Content » Vol 91, Issue 4

Investigative Report

Are Treatment Satisfaction, Quality of Life, and Self-assessed Disease Severity Relevant Parameters for Patient Registries? Experiences from Finnish and Swedish Patients with Psoriasis

Catharina Hjortsberg1, Annika Bergman1, Anton Bjarnason2, Hannele Heikkilä3, Jonas Hjelmgren4, Åke Svensson5 and Gunnel Ragnarson Tennvall1

1IHE, The Swedish Institute for Health Economics, Lund, Departments of Dermatology, 2Sahlgrenska University Hospital, Gothenburg, Sweden, 3University Hospital of Helsinki, Helsinki, Finland, 5University Hospital of Malmö, Malmö, Sweden and 4Janssen-Cilag, Stockholm

Patient registries often lack indicators of the disease as experienced by patients, e.g. treatment satisfaction and self-assessed disease severity. There is scarce information about the relationship between these assessments and currently existing instruments used in treatment evaluation. Our objective was to explore the importance of these indicators among patients with psoriasis in Finland and Sweden, in relation to treatment patterns and current measures of health-related quality of life. Data were collected from a patient survey and a retrospective chart review for 273 patients over 12 months. To assess psoriasis treatment completely, it is necessary to consider the impact of the disease on the patient in terms of treatment satisfaction, disease severity and health-related quality of life. The individual disease burden on patients should play a central role in formulating treatment goals. Clinician- and patient-based perspectives of the overall impact of psoriasis can assist clinical decision-making and evaluations of treatments. Key words: psoriasis; disease severity; patient satisfaction; HRQoL; patient registries.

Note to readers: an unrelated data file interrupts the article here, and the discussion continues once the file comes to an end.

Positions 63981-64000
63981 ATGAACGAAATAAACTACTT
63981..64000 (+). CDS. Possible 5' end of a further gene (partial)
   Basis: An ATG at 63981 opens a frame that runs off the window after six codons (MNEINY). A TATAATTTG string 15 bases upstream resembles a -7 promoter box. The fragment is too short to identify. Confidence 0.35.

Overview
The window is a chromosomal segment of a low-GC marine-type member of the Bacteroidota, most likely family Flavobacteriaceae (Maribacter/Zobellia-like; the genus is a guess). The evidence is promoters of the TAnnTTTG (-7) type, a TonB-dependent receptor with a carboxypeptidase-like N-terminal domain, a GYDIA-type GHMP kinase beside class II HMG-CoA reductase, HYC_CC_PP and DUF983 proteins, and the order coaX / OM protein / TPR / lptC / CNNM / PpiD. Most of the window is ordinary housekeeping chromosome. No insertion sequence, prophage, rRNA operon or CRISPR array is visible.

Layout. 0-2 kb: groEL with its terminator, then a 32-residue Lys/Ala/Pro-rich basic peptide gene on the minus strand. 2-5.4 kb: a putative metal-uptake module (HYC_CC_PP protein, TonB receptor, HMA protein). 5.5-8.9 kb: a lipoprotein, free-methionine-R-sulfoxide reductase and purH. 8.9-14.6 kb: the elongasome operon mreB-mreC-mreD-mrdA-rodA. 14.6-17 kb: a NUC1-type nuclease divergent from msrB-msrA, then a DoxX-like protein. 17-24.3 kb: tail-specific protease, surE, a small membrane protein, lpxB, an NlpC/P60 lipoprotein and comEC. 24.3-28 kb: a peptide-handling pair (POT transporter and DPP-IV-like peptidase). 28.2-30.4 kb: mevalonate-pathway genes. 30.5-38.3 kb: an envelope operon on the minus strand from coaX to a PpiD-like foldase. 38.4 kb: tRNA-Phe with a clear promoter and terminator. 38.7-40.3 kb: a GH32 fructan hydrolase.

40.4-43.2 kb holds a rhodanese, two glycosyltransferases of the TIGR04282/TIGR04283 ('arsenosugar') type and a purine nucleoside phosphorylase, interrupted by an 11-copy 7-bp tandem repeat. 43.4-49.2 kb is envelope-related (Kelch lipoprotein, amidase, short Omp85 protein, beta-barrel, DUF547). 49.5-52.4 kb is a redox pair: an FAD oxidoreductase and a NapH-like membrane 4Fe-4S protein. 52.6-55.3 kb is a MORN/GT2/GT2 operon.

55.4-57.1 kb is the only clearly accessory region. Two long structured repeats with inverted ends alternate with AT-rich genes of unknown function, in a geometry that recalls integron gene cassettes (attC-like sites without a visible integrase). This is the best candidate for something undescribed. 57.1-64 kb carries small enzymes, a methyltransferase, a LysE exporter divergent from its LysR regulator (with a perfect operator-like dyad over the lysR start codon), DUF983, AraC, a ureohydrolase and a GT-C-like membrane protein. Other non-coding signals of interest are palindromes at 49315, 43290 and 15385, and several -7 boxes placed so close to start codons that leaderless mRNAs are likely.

(Accepted December 1, 2010.)

Acta Derm Venereol 2011; 91: XX–XX.